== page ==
When Pets Fly -

How to Ship Your Dog or Cat by Airplane

by Gary Le Mon

When Pets Fly - dog dressed as airline pilot

Things can get pretty crazy when pets fly. 

For starters, the thought of Fido or Fluffy getting tossed around like baggage, or even worse, getting lost like baggage, turns many pet lovers away without a second thought. But what if flying is your only option?

Shipping an animal by air is still an expensive, nerve-wracking and sometimes dangerous experience for pets and their parents alike. But doing it the right way, with minimal impact on our canine or feline companion, is the only way for responsible pet lovers like you and me.

Here are seven safeguards to help you understand the pet shipping process from nose to tail.

1. Bring Your Pet as a Carry-On If Possible

If your pet is small enough to fit beneath an airplane seat, it's likely that you can bring your pet on-board with you. Not only is this often cheaper, it's much more relaxing for your pet. To bring your pet in-cabin you will need to have a soft or hard pet kennel that is approved by the airline and small enough to fit beneath the seat in front of you. You may want to bring treats to soothe your dog or cat if he or she gets scared.

2. Choosing the Right Crate

Shipping a pet with air cargo requires a hard plastic crate that is large enough for your pet to sit, stand and lie down in comfortably. When pets fly it's possible they will be inside this crate for hours. You should ensure that your pet can stretch out inside it.

Avoid the temptation to choose a smaller crate since airline ticket charges are usually based on weight rather than size. Crates are often sold at the airlines for last-minute travelers. I recommend you purchase your crate well in advance from a pet supply store, shelter or veterinarian. Let doggie or kitty get used to the enclosure in a more gradual and pleasant way.

3. Creating a Safe Space for Your Pet

Once you have found the appropriate crate for your pet, you should make it as safe and comfortable as possible. The outside of the crate should be marked clearly as containing a live animal and you may want to include a sign that says that your dog is friendly and not dangerous.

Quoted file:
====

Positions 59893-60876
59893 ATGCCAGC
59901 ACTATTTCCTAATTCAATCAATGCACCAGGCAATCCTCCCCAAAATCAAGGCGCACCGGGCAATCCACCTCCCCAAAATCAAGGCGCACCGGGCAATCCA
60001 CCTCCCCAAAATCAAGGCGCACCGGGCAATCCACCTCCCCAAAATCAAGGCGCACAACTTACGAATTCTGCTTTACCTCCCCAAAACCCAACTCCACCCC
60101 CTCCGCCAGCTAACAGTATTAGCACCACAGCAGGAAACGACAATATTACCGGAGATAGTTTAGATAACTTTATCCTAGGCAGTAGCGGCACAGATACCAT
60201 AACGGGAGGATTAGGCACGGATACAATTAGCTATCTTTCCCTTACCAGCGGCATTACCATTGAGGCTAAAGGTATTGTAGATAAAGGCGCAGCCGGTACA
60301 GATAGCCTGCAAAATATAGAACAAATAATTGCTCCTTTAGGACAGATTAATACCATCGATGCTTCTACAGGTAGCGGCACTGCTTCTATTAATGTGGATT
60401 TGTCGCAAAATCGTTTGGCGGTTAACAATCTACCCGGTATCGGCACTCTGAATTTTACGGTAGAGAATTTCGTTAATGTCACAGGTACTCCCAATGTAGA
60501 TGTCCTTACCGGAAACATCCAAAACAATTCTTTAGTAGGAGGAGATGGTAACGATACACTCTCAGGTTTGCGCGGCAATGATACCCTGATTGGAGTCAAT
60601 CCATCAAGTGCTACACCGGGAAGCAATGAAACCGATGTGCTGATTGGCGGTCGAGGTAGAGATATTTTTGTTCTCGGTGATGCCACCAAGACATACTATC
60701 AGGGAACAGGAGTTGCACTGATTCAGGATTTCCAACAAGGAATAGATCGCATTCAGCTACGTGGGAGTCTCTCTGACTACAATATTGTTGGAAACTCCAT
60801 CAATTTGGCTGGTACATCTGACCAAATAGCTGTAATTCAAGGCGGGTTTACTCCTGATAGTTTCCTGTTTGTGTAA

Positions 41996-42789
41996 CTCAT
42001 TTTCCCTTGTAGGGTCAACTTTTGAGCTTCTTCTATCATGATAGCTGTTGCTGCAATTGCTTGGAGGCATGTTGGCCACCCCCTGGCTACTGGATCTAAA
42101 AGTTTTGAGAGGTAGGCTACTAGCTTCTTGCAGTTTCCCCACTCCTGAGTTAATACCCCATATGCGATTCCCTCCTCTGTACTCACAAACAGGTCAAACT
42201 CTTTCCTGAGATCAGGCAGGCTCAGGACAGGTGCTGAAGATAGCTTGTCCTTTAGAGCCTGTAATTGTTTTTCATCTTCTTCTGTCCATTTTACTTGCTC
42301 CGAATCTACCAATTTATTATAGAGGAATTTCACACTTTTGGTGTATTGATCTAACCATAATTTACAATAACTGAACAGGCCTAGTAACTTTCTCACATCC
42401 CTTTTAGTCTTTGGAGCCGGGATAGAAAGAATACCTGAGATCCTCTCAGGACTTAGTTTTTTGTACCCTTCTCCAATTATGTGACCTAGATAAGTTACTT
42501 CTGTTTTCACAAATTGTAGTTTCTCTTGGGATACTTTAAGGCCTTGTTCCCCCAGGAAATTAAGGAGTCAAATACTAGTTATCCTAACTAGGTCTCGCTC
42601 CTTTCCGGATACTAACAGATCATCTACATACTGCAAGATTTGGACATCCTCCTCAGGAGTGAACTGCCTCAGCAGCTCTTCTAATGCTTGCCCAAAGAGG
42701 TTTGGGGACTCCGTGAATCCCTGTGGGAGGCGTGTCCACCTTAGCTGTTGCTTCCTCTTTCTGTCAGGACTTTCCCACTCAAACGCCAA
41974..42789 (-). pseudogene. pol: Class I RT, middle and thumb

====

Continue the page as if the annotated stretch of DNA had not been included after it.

• Attach a bag of food to your pet's crate. This will encourage the airport staff to feed it if there is a delay.
  • Place a warm blanket, such as fleece, at the bottom of the crate for comfort and warmth. Air cargo compartments get quite cold.
  • Give them a soft chew toy for comfort, especially if it's a long flight.
  • Attach a water bottle to the crate for your pet to drink from. The up side down, no-drip spigot, clipped to the cage bottle is your best bet.

4. Getting Your Pet Checked Out and Checked In

Cats and dogs flying on a plane are required to have a health certificate within ten days of their flight. This certificate can be purchased from any vet and is necessary to ensure that your companion is healthy enough to endure flying. Your vet will check your cat or dog's heart and lungs to make sure they can withstand the stressful environment of a flight.

Each airline has their own rules and procedures for shipping pets. Some appear to want our business more than others. Here are Google's top searches for airlines that ship pets, beginning with the paid ads:

  • alaskaair.com/Cargo - 800-225-2752
  • petaircarrier.com - 888-293-2210
  • petmovers.com - 877-379-8625
  • familypetrelocations.com - 877-852-3997
  • delta.com/content/www/en_US/.../pets/pet-travel-options.html‎ - 800-221-1212
  • united.com › Home › Travel information › Travel for animals‎ - 800-575-3335
  • aacargo.com/learn/animals.html‎ - 800-433-7300
  • jetblue.com/travel/pets - 800-538-2583

5. Sedating Your Pet May Help

Sedating your dog or cat with strong prescription drugs may lower your pet's heart rate and slow breathing, which can lead to death within a plane's cargo. But fortunately, if your dog or cat does well under the "relaxed alertness" of a mild, herbal calming formula, you will want to give the full recommended dose before leaving home.

6. Walk/Run Your Dog Directly Before the Flight

Walking your dog directly before their flight is absolutely essential. It's very likely your dog will be spending at least a few hours inside their crate both before and after the flight. He or she could also experience delays during layovers, or simply miss a flight. Walking your dog will alleviate at least some of the potential discomfort in an unfamiliar, unfriendly situation.

7. Pick Up Your Pet Before Your Baggage

When Pets Fly 2

Your baggage can wait, but your dog or cat cannot. The great majority of injuries and deaths that occur when pets fly do not happen in the air, but instead at the airport itself. Hundreds of animals every year are lost at the airport or injured while waiting for their owners to claim them. Picking up your pet as soon as humanly possible will minimize the possibility that your dog or cat will get lost, injured or killed.

A dog or cat should never be shipped by plane if at all possible. Every year, when pets fly, dozens of dogs and cats are accidentally killed and hundreds are injured. Traveling by car, train or even boat is usually much safer for your pet and gives you the ability to keep them calm in transit. Unfortunately, there are some times when plane travel is necessary. During those times, it's important to follow all necessary precautions to protect our precious pets.

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